We’ve honed our minds into highly buffed machines with washboard abs, but let our bodies go to seed. We feel busier than ever and yet we’ve never been so sedentary.
A survey released this month by the Bureau of Statistics found six out of 10 adults do not meet the recommended target of half an hour of moderate exercise on most days of the week. Women were even less likely than men to meet the guidelines.
So, is it really true we don’t have enough time to exercise? Official time use figures, also from the bureau, suggest not.
Yes, we are working longer, an average of 14 minutes extra a day in 2006 compared with 1992. But we are also sleeping longer, 12 mins extra, eating and drinking for longer, 25 minutes extra, and watching more television, up a whopping 27 minutes. Eat, sleep, work: it’s the modern mantra.
But it comes at a cost. We’re socialising less, 67 minutes less a day, doing less sport and outdoor activity, 12 minutes less, and have 18 minutes less unspecified “free time” a day.
With two-thirds of Australian adults now overweight, the search is on to find a way to get them to live less in their heads, and more in their bodies.
So why did we stop moving?
Professor Paul O’Brien, the emeritus director of the Centre for Obesity Research and Education at Monash University, says new technologies enabled us to indulge our human instinct for laziness.
“It’s human nature. We look for the easiest way and if the easiest way is sitting rather than standing, standing rather than walking, being inside rather than outside, using a car rather than walking to somewhere, we’re going to do it. If you want to, you can actually get through most of the day hardly moving at all.”
A childhood obesity expert at the University of Sydney, Louise Hardy, agrees. “We actually do live in a toxic environment,” she says. A lack of public transport means more people driving, rather than walking to transport. Studies have shown cities built on a grid are more likely to encourage walking, rather than the sprawling cul-de-sacs of urban Australia. Bigger houses, often with dedicated “entertainment rooms”, have swallowed backyards in which to play.
How to turn things around?
The co-founder of the executive coaching firm Clarity Now, Kevin Orrman-Rossiter, says that just becoming more mindful of how we are spending our time can help.
“We have become creatures of habit. We work, come home, watch television and go to bed.”
We need to realise how we spend our time is a choice, according to Orrman-Rossiter. “We have all got to work to pay bills and meet all those necessities, but you can step back out of it and ask: ‘what am I going to do? Will I flop in front of the television and become an observer of life or do I participate and go for a walk instead?”‘
Orrman-Rossiter says television is a particularly “insidious” device. “It’s an easy thing to do. We flick it on to watch the news but then it grabs your attention and before you know it, two hours have gone by.
“But I challenge anybody who can seriously look you in the face and say my real priority is watching TV.”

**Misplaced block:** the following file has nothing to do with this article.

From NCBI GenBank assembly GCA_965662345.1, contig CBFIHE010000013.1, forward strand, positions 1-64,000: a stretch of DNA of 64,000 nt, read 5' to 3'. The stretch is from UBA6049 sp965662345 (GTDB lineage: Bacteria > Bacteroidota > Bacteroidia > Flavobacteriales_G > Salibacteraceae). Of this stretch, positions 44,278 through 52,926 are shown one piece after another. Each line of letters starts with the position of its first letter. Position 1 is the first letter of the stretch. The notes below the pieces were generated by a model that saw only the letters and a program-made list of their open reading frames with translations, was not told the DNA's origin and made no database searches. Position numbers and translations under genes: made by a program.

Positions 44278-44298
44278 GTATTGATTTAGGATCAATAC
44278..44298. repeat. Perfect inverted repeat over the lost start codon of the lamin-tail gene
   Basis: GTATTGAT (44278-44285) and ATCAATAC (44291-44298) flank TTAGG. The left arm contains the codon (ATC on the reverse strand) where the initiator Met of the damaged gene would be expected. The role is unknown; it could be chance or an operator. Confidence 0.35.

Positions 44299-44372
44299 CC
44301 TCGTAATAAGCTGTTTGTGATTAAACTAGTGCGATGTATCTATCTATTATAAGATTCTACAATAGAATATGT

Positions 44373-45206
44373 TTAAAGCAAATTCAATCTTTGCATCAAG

Meanwhile, new communication technology has also provided more opportunities for seemingly productive procrastination, checking email, Facebook, Twitter etc. Orrman-Rossiter advises clients to set technology-free parts of the day and switch off the mobile phone.
Setting aside free time, even if it’s just to stare at the wall, is important, too. “It takes mindful effort to think what are the really important things in my life, and what do I want to be doing with my life, and then put small steps in place to do it.”
When it comes to exercise, one such step could be laying out exercise clothes at night ready to wear for exercise in the morning.
Establishing a routine is crucial, according to Peita Mages, a mother of two children under two who left a “100 hour a week” corporate job to have children and run an online candle and kitchenware business.
While doing less paid work, Mages says she has never been busier, but still makes time for exercise. “When I don’t exercise it’s not good for me. I need it.” Mages goes running twice a week with her baby in a pram. “There’s absolutely no reason why you wouldn’t want to put your baby in a pram and go for a walk.”
But experts are divided on whether responsibility for solving the obesity crisis ultimately lies with individuals or government.
Hardy says government could help by designing more active living spaces, with public transport, parks and running tracks. “We have to rethink our environment. Our environment does encourage over eating and under movement.”
With obesity rates highest in low-income groups, governments can’t just wash their hands of the problem. “You can’t just say to these people well, stop eating that food, when the quality of the fresh food is probably not wonderful.”
Others are more sceptical. O’Brien says while there is a lot the government could do, like taxing highly sugary foods or banning advertising, ultimately they won’t because of the powerful commercial interests at stake and short political cycles.
So it falls to individuals to make decisions to change their lives.
“I’m getting a sense that as individuals we are recognising that we have to look after our levels of fitness and activity, but as a community, we have got overwhelming forces encouraging us not to. We have got people who want to sell us labour-saving devices and people who want to sell us food,” O’Brien says.
“Ultimately we’re eating 200 to 300 calories more than we need and at the same time we have reduced our activity levels by 10 to 20 per cent.
“I often have my patients say, well I just don’t have the time.”
O’Brien suggests patients get up an hour earlier to exercise. “The last few hours of your sleep is pretty low-yield stuff. Your best sleep is in the first two to three hours.”